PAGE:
To see some of the recipes that have been working for us recently you might like to visit these other posts….
4. USE FORKS AS A TOOL TOWARDS TOUCH
We introduced forks and began loading them with different foods that previously she would not touch. We started with foods she liked so she could enjoy the new experience of the fork and then we began introducing foods that weren't as favoured. To my absolute surprise this one began to work really well! She wasn't eating the food but she would at least pick it up using the fork and touch it to her mouth…a small victory.
I decided to add a few little bento type forks to introduce a novelty factor and these worked wonderfully! I brought these ones from Ebay but I have seen similar types all over the net! They are an inexpensive tool and I highly recommend them for those children that won't pick up certain foods.
I have also used craft/ice-cream sticks as a tool for trying new foods. These frozen banana sticks were a hit and yet she would normally not eat banana as the texture is to slimy.
5. USE THE ‘DIP DIP' TECHNIQUE
We encourage Ruby to mix some of the textures she does enjoy with some she is unsure of. For example we modelled dipping her favourite rice crackers into a slightly lumpy puree. This has been quite successful for getting her to try some new foods that she won't take a spoonful of. We use this technique so often that she regularly uses the phrase ‘dip, dip' before trying something with lots of encouragement. I was over the moon when this first worked with a runny boiled egg and some toast fingers…she loves them now…as long as she can ‘dip, dip' with her toast and not touch the actual egg. So basically we use her favourite crunchy foods to dip into less favoured or new foods…I really have been surprised at how successful this has been!
6. EAT TOGETHER AS A FAMILY AND MODEL EATING
I try to eat with the girls as often as possible as she really does like to watch and then try similar things on her plate. This isn't always feasible as the girl's have dinner at 5.30pm and the family isn't always ready for dinner then but we make a special effort on weekends to all come together and make mealtimes a family event. They also eat with their big sister most nights and Ruby will often try foods that Miss Teen eats for afternoon tea after school. Amazing what a little modelling can do!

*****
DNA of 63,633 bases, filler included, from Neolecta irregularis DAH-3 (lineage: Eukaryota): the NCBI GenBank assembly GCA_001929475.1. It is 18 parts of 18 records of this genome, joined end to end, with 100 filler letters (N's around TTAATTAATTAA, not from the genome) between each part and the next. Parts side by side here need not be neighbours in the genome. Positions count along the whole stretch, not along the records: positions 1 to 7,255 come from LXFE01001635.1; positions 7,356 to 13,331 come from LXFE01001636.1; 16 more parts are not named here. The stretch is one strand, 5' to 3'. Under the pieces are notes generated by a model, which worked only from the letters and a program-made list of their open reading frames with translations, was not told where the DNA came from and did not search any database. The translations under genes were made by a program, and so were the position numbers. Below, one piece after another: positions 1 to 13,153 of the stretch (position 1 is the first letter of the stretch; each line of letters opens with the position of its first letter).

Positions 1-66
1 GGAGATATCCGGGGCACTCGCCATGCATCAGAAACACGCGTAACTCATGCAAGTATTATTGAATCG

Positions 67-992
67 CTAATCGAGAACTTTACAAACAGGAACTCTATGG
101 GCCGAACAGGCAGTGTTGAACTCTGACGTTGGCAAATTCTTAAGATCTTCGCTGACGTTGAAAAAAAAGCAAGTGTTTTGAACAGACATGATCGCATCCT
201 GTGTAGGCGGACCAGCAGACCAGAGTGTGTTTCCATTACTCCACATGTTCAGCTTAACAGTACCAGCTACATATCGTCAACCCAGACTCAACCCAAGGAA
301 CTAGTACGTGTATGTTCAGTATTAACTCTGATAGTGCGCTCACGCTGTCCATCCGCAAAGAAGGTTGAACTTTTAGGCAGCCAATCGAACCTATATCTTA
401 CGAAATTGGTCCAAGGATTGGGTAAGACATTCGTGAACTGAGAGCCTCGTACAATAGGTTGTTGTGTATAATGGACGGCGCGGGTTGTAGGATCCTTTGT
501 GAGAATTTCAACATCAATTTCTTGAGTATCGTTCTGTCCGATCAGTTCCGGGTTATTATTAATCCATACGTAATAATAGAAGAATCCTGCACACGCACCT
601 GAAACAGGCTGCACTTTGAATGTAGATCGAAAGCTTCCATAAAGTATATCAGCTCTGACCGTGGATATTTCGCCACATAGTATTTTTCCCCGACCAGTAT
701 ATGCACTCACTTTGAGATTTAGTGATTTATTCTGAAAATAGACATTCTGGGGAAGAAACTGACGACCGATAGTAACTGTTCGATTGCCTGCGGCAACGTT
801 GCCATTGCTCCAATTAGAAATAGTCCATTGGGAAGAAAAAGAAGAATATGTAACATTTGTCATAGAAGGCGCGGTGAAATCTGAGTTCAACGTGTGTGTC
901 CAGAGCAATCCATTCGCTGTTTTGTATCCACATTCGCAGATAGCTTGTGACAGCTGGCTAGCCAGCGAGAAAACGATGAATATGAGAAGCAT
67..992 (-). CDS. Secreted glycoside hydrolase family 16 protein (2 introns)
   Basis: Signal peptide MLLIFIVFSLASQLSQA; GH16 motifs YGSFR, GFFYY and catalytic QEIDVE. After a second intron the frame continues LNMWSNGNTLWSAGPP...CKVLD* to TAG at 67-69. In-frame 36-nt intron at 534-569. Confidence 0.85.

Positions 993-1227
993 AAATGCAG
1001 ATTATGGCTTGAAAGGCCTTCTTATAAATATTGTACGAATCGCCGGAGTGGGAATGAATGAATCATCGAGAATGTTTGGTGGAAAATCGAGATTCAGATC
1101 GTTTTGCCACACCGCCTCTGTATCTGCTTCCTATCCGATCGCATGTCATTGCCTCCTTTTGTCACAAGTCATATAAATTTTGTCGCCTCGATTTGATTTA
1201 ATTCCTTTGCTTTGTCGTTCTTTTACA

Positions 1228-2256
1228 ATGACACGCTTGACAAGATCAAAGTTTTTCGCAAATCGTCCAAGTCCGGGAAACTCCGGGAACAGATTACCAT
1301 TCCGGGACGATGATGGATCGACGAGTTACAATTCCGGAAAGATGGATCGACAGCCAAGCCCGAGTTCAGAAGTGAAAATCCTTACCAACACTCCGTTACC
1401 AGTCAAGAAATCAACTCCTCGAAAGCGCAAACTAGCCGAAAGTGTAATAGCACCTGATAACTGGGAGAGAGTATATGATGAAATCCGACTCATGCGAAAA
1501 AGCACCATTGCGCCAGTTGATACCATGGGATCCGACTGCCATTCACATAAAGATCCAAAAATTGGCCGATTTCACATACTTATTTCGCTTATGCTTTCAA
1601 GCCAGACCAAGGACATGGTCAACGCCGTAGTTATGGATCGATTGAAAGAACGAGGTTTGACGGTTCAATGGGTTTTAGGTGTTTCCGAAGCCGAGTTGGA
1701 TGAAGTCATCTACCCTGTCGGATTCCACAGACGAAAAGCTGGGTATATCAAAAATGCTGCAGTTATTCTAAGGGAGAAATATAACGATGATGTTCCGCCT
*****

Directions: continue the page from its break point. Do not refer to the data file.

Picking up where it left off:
7. TRY TO OFFER LOTS OF MESSY FUN AND PLAY
I think it has been really crucial to do as much messy, sensory play with Ruby as possible so I have made sure to include a little each day…it doesn't have to be a huge activity with lots of preparation…just something she can experience different textures, colours and smells…as well as having lots of fun along the way.
The messy play allows her to get more comfortable with mess on her hands and to become more comfortable with the different textures of slimy, soft, rough, bumpy and hard …all the textures of food! You can find some of my favourite messy play activities in this post….
8. USE FOOD AS PLAY
As well as messy activities I have provided activities using food as play…the aim is for Ruby to see food as ‘fun' not scary, and experience different textures and tastes while playing. We have done some painting with pureed apple, yoghurt, mashed banana and jelly. Sometimes I also add their favourite little farm animals and people and we ‘feed' the animals whatever it is we are playing with…and if some is eaten by Ruby too…then all the better!!!